If you’re looking to buy a particular plant, it’s best to contact garden centers directly. Every garden center carries different items, and what it has in stock changes throughout the year.

To find contact information for garden centers, you can:

  • Click on any of the ads on the emailed version of the magazine or click on the ads here on the Buffalo-NiagaraGardening.com website.  
  • The most complete list of gardening businesses is on our Gardening Directory.

And when you contact the garden centers, please let them know that you found them through Buffalo-NiagaraGardening.com!

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28 Comments on “How do you get grass out of your garden? Please tell us your tips!

  1. I had a bed of pachysandra (SIC), and the problem was my neighbor’s dandelions and then grass embedded in it. I ended up cutting it down with a hedger, spraying it with grass killer and then letting the groundcover grow back. It worked for a while, but the problem is once a weed or grass seeds itself, it’s impossible. I ended up having the groundcover removed, and have replanted the beds with small shrubs and plants, laying down plastic and then mulch.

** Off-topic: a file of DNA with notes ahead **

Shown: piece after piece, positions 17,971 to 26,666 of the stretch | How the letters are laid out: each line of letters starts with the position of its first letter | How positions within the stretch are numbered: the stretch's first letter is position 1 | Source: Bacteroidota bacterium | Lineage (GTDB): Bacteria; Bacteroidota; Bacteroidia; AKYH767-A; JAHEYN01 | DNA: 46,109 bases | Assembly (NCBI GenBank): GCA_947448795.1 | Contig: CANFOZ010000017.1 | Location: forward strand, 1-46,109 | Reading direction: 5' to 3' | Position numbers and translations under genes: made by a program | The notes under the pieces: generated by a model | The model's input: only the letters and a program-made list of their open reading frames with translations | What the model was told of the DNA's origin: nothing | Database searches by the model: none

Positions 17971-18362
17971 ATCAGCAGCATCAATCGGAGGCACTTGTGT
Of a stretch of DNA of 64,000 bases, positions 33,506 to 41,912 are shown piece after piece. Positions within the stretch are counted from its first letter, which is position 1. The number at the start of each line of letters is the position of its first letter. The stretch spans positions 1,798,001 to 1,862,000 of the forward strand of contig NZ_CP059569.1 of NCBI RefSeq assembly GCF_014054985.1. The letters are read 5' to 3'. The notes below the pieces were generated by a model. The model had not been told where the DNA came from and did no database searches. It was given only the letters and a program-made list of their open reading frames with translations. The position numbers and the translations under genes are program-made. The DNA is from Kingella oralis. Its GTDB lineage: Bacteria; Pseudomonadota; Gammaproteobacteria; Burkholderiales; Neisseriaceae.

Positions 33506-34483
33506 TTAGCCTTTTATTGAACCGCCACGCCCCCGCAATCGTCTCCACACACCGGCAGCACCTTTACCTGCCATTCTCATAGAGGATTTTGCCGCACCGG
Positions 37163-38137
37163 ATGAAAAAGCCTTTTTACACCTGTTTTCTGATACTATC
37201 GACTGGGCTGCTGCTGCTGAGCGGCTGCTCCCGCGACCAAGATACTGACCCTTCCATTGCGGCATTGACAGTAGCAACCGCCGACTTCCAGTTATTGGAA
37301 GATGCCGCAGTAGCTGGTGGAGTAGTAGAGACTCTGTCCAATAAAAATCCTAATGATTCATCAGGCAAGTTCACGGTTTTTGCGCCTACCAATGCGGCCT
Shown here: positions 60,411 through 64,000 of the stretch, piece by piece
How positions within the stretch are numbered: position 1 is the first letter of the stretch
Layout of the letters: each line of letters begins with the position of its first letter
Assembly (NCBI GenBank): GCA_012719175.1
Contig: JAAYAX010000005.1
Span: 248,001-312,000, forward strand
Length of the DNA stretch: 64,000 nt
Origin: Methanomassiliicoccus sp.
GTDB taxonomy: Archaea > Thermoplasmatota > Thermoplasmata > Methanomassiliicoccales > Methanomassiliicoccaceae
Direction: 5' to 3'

If you’re not fussy, use a grass trimmer and cut it down every other week to the level of the groundcover, and at least it will be green 🙂 I couldn’t stand it and it wasted my time to try to bring it back. Good luck!

  2. I have found that applying Preen to the ground cover, in my case myrtle during the growing season cuts down the germination of those nasty grass seeds quite a bit. The remainder I must pull out in the Spring. Not fun, I know.

  3. Deeply edging your gardens can help. Also, keep the grassy area saturated with water for a day or so then pull it out. Better than trying to weed dry ground, but nothing will stop grass entirely since the wind carries the seed. I hand pull grass close to garden paths & stepping stones being sure to remove all seed heads before they self-seed.

  4. I purchased a young, but blooming deep purple lilac shrub at the Buffalo Botanical Gardens plant sale 2 years ago. Still no blooms and healthy leaves: anyone know why or have a guess as to how to get it to flower again? It is surrounded by Lily of the Valley…might that have any affect on this plant?

  5. Lilac needs a lot of sun to bloom well. Be sure it gets at least 8 hours of full sun where you planted it. If not, move it!!